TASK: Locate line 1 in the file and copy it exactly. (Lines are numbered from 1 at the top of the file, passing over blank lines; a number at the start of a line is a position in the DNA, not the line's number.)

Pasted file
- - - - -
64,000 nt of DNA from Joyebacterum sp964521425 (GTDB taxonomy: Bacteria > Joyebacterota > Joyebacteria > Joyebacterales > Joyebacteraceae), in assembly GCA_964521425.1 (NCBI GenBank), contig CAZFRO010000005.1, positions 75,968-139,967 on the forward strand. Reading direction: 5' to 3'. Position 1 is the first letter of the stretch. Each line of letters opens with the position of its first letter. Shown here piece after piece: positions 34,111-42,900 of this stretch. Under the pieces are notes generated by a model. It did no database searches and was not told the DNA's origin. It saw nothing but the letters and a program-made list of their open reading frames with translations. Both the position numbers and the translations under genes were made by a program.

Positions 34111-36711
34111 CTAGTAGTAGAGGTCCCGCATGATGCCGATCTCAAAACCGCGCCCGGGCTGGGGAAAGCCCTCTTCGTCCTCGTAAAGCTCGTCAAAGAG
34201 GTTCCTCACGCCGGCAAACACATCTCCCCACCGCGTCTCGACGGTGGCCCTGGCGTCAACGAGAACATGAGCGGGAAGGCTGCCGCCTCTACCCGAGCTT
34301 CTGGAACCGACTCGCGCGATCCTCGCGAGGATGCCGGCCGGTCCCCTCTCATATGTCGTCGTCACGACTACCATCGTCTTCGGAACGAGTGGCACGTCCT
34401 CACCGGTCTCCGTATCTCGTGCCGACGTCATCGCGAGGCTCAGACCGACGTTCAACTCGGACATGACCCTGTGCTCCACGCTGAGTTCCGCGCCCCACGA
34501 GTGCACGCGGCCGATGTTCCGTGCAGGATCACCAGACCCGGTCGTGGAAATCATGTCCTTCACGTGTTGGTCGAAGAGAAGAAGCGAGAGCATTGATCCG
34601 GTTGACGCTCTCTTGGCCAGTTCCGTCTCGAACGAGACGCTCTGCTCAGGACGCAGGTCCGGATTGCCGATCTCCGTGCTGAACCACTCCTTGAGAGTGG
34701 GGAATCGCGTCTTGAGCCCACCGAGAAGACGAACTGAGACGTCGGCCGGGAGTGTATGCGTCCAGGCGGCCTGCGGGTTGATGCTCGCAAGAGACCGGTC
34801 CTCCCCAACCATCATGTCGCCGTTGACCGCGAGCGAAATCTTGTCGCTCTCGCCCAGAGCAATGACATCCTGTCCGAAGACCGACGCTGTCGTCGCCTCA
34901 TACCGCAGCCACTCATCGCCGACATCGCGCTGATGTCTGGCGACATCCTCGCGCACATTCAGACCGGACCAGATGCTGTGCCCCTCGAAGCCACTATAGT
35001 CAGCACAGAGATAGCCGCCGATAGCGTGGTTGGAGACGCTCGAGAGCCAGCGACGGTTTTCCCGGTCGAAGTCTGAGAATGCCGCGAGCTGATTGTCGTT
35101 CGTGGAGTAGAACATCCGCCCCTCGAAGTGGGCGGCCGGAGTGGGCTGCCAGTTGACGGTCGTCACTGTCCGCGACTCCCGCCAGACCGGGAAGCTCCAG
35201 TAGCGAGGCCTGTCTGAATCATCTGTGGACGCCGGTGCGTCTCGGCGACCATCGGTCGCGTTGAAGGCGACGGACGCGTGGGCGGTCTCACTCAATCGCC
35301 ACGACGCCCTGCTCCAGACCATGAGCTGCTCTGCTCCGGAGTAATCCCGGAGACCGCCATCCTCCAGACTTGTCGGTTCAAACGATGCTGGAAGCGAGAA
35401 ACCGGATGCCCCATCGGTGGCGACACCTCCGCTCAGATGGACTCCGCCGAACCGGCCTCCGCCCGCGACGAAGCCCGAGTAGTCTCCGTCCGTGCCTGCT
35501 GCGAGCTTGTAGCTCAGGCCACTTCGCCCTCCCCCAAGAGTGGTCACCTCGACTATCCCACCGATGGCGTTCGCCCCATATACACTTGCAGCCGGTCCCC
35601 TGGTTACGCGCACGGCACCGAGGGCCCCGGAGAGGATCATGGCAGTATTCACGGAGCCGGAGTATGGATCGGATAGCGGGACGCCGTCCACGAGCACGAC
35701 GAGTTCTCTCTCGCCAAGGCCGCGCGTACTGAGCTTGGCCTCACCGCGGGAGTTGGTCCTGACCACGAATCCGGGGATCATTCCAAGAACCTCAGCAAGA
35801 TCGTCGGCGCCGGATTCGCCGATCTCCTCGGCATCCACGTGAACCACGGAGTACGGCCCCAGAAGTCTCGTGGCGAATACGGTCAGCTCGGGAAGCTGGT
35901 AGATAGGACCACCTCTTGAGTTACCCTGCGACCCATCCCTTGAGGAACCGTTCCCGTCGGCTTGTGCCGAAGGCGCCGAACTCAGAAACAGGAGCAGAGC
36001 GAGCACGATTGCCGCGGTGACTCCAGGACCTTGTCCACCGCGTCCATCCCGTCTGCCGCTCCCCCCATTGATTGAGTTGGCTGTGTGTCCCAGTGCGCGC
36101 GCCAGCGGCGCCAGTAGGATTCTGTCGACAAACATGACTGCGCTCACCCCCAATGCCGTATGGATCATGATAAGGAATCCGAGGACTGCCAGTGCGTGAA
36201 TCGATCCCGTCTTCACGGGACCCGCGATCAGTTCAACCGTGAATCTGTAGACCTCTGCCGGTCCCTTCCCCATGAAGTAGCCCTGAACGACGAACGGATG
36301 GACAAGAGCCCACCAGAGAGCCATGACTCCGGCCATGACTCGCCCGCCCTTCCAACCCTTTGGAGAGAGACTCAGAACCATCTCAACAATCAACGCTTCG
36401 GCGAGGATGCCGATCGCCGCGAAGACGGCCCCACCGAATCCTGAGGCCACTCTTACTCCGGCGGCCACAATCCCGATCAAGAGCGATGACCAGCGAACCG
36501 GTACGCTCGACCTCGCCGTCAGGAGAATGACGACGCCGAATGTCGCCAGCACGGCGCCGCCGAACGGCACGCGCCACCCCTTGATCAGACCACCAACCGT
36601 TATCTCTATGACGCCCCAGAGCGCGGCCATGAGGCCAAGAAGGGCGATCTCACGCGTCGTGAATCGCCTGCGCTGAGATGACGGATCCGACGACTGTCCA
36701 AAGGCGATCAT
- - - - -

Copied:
64,000 nt of DNA from Joyebacterum sp964521425 (GTDB taxonomy: Bacteria > Joyebacterota > Joyebacteria > Joyebacterales > Joyebacteraceae), in assembly GCA_964521425.1 (NCBI GenBank), contig CAZFRO010000005.1, positions 75,968-139,967 on the forward strand. Reading direction: 5' to 3'. Position 1 is the first letter of the stretch. Each line of letters opens with the position of its first letter. Shown here piece after piece: positions 34,111-42,900 of this stretch. Under the pieces are notes generated by a model. It did no database searches and was not told the DNA's origin. It saw nothing but the letters and a program-made list of their open reading frames with translations. Both the position numbers and the translations under genes were made by a program.